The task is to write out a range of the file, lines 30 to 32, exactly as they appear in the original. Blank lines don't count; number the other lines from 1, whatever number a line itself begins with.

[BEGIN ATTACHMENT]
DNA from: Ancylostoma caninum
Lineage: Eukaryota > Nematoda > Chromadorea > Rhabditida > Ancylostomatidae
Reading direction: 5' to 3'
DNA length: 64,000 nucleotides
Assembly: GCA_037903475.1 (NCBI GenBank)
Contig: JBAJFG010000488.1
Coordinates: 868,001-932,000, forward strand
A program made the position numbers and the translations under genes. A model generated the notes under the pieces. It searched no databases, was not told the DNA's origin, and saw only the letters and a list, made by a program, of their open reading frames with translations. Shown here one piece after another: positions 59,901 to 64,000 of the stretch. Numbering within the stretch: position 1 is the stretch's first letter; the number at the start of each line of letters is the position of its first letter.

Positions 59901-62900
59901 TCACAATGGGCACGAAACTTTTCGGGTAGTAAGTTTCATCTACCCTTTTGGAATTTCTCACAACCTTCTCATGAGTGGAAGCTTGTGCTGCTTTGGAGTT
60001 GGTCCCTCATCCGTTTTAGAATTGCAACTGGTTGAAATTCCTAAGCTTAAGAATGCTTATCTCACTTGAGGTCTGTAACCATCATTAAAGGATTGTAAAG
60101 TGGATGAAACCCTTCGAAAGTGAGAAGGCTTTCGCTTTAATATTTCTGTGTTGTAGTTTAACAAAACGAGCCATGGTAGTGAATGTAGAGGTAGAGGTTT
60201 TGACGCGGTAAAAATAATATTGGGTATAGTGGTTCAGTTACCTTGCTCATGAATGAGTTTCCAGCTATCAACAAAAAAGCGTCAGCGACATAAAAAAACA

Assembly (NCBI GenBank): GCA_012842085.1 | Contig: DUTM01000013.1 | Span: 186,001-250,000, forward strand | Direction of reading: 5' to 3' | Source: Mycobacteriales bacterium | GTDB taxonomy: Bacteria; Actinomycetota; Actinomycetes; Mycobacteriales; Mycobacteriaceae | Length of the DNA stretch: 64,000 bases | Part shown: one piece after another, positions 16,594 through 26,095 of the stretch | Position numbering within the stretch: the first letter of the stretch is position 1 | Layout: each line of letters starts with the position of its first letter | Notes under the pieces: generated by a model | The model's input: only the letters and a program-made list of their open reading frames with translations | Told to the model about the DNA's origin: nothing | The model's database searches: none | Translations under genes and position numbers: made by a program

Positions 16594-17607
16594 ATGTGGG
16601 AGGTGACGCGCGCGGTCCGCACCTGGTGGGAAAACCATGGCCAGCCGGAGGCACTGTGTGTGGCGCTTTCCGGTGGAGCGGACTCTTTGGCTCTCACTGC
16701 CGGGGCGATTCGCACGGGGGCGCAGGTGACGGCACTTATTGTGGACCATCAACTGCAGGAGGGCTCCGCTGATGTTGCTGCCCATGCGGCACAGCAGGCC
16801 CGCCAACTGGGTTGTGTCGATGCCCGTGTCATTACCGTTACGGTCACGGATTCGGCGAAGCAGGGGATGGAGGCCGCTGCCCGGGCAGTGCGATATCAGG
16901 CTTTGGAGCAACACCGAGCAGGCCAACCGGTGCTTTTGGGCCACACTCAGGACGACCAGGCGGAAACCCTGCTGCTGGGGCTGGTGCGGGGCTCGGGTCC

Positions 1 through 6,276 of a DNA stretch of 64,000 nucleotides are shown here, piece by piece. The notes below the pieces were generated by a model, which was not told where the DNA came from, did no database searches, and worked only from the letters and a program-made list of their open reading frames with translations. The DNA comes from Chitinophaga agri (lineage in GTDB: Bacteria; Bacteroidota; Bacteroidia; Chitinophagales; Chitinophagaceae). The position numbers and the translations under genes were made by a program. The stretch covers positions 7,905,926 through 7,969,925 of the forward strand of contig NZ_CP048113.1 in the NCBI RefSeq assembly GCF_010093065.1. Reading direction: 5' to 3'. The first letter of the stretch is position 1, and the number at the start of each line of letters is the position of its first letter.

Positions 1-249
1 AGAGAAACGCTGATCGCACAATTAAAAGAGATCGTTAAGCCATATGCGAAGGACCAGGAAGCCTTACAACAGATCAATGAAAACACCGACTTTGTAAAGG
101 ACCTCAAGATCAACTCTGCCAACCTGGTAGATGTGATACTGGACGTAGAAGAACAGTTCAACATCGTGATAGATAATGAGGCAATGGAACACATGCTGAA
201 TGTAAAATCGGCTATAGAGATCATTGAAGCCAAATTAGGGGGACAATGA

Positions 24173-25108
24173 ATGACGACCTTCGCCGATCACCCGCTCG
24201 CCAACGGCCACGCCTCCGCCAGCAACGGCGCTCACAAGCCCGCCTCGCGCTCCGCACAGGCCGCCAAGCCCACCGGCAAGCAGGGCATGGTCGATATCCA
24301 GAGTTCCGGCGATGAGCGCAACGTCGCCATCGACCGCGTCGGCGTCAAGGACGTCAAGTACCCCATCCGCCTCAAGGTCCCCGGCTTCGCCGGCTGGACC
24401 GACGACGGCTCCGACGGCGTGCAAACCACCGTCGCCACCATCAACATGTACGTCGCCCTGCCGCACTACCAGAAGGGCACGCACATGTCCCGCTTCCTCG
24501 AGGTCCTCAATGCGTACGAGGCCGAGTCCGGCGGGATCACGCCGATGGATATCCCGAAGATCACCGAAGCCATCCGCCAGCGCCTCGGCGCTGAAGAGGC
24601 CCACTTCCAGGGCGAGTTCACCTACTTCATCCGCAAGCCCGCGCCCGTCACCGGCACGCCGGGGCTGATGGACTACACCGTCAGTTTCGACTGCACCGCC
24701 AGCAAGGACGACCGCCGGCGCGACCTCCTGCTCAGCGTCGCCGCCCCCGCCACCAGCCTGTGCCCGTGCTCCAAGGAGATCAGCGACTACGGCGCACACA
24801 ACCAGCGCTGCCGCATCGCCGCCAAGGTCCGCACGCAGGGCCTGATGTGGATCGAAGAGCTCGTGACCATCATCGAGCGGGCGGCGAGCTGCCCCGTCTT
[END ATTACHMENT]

24401 GACGACGGCTCCGACGGCGTGCAAACCACCGTCGCCACCATCAACATGTACGTCGCCCTGCCGCACTACCAGAAGGGCACGCACATGTCCCGCTTCCTCG
24501 AGGTCCTCAATGCGTACGAGGCCGAGTCCGGCGGGATCACGCCGATGGATATCCCGAAGATCACCGAAGCCATCCGCCAGCGCCTCGGCGCTGAAGAGGC
24601 CCACTTCCAGGGCGAGTTCACCTACTTCATCCGCAAGCCCGCGCCCGTCACCGGCACGCCGGGGCTGATGGACTACACCGTCAGTTTCGACTGCACCGCC